Over time, paradise trees evolved into Christmas trees. In the 18th and 19th centuries, when many Germans immigrated to the United States, they brought the tradition with them. However, the practice of decorating a pine tree with apples didn’t quite catch on. Then, In the winter of 1841, Queen Victoria of England requested a Christmas tree at Windsor Castle for her husband, Prince Albert, who was of German descent. The Queen thought the tree would be a nice gesture, and the London News published a story about the royal Christmas tree in 1848. The tradition quickly spread throughout Europe and North America.

When Christmas trees first rose to prominence in the United States, they were often decorated with homemade ornaments, while many German-Americans continued to use apples, nuts, and marzipan cookies. Popcorn joined later, dyed bright colors and interlaced with berries and nuts. Electricity brought lights, making it possible for Christmas trees to glow for days on end. And with that, Christmas trees quickly became an American tradition.



• ¾ cup dry white wine • 1 tablespoon cornstarch • 1 (8-ounce) package sliced Swiss cheese • 1 clove garlic • Salt to taste • Foods to dip (apple slices, bread cubes, roasted vegetables, etc.) 1. In a large bowl, whisk together wine and cornstarch. 2. Chop cheese slices into small, uniform pieces. 3. Rub clove of garlic all over the sides and bottom of a heavy-bottomed pot, then discard. 4. Heat wine mixture over medium- low heat in the pot until thick and bubbling. Add some cheese and slowly whisk. When nearly smooth, Directions

add more cheese and whisk gently. Repeat until all cheese is melted. If mixture seems too tight, add 1 tablespoon wine.

5. Season with salt and serve

immediately. Keep pot on low heat to keep the fondue dippable.

(Recipe inspired by PinchofYum.com.)

The Di Bartolomeo Law Office, P.C. 1139 Exchange Street | Astoria, Oregon | 503-325-8600 | www.joedibartolomeo.com

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Hidden Christmas Gems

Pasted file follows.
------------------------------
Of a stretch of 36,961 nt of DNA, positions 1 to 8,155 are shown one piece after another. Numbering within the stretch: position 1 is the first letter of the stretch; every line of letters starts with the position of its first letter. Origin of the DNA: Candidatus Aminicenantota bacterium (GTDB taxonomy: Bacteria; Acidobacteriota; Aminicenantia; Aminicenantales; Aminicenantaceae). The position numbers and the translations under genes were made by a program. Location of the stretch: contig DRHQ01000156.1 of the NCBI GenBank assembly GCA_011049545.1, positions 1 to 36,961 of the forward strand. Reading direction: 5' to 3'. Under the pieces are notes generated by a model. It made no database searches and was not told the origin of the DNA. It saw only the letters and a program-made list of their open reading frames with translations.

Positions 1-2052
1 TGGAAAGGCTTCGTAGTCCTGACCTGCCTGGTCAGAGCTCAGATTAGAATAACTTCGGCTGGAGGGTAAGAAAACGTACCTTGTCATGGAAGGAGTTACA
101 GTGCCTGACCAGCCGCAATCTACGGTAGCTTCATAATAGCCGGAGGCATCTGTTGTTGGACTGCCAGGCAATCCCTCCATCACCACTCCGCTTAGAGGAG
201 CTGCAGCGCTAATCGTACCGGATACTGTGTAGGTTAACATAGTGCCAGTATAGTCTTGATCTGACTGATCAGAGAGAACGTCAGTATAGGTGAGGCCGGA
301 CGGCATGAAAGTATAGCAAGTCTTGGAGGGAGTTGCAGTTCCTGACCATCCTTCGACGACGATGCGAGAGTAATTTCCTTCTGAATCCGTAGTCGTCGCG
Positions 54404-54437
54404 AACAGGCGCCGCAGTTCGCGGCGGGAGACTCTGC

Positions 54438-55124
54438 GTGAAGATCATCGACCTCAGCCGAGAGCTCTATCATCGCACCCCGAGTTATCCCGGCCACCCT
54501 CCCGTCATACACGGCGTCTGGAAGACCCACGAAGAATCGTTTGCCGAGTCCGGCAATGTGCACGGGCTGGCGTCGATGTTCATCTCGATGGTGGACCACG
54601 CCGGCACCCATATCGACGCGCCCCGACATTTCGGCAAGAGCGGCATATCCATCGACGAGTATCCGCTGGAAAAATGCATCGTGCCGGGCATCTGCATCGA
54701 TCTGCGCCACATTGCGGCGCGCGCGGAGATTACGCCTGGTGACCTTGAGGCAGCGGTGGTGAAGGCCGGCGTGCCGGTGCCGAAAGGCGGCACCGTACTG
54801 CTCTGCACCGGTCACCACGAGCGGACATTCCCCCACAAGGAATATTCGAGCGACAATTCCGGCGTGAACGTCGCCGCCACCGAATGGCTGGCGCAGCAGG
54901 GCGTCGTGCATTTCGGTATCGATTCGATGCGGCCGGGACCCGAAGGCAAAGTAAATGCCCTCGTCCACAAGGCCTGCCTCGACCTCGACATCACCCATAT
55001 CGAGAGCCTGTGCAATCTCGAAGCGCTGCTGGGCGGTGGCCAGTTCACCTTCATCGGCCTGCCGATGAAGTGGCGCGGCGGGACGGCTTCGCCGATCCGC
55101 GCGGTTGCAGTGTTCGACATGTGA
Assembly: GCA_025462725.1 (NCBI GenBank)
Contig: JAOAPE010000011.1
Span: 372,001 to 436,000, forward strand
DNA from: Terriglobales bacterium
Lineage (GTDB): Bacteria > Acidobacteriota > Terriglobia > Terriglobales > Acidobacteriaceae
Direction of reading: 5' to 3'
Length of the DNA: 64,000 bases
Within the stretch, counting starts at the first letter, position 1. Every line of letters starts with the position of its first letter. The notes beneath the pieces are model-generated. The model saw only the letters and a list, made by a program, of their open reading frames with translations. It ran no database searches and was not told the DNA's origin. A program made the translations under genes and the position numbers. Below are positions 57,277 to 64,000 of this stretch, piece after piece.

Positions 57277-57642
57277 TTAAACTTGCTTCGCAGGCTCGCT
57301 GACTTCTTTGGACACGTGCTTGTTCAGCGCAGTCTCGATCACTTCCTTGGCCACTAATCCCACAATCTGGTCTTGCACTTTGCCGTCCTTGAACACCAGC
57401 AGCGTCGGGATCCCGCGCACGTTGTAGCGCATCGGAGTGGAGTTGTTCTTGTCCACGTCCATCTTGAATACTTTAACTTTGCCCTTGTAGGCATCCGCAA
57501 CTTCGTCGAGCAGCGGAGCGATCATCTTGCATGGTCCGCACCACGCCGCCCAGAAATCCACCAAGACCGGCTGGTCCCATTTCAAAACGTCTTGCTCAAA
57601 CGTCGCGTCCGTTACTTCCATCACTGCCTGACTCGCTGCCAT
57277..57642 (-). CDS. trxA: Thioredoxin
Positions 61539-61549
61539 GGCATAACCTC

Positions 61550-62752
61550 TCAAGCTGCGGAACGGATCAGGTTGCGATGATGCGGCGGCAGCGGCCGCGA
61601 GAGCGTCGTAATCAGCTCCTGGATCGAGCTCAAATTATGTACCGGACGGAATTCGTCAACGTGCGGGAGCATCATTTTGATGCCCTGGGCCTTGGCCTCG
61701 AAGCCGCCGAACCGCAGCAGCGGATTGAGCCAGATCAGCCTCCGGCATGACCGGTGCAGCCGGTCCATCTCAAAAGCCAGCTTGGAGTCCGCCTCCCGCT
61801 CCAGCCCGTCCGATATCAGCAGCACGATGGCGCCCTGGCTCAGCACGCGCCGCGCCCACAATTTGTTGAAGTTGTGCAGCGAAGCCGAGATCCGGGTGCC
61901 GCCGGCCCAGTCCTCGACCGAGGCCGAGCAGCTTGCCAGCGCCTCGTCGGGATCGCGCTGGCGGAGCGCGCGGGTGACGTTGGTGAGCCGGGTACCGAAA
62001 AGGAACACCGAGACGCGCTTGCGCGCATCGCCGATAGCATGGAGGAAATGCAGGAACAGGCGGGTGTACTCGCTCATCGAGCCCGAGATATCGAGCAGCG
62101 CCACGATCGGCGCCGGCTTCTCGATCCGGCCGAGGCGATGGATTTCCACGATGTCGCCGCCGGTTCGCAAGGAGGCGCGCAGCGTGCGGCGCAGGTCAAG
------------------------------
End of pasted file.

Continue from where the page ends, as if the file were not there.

Santa Tracking Goes High-Tech Unique Hot Chocolate Recipes You Need to Try Christmas Trees Are German? Easy Holiday Recipe



The Origin of Santa Claus


Santa Claus wasn’t always a husky, omniscient gift-giver who circumnavigates the world once a year, propelled by flying caribou and backed by an army of friendly elves. Though the historical St. Nicholas had many of the same generous tendencies as our contemporary “King in the North,” he lacked a high-tech sleigh that could exceed the speed of light. To be exact, St. Nicholas was a renowned Bishop of Myra — an old Roman town near modern-day Demre, Turkey — way back around A.D. 300. Even before he became the bishop, St. Nicholas was known for his generosity. The most famous tale of his charity involved a poor man who could not afford a proper dowry to marry off his three daughters. In those days, this generally meant the daughters would remain unmarried, making it likely that they’d fall into prostitution.

Wanting to help, but also wanting to spare the family embarrassment, St. Nicholas traveled to the house at night and threw three purses packed with gold coins through the window. After his death, St. Nicholas became a beloved patron saint, but during the Protestant Reformation of the 16th century, the respect that many Catholic saints received diminished, and his popularity dwindled across Europe. One area where he remained popular was the Netherlands. There, he lived on as “Sinterklaas,” a mythical figure who went house to house on the eve of St. Nicholas’s nameday, December 5, leaving treats and gifts for children. Sinterklaas traditionally wore red bishop’s clothes and employed elves, and he traveled with horses that could walk across rooftops.

When the Dutch emigrated in droves to America during the 17th and 18th centuries, they brought this kindly icon to the new colonies. Over time, notably through Clement Moore’s 1822 poem “A Visit From St. Nicholas” and a famous 1930s depiction by Coca-Cola ad illustrator Haddon Sundblom, Santa evolved into the figure we see today.

The Di Bartolomeo Law Office, P.C. 1139 Exchange Street | Astoria, Oregon | 503-325-8600 | www.joedibartolomeo.com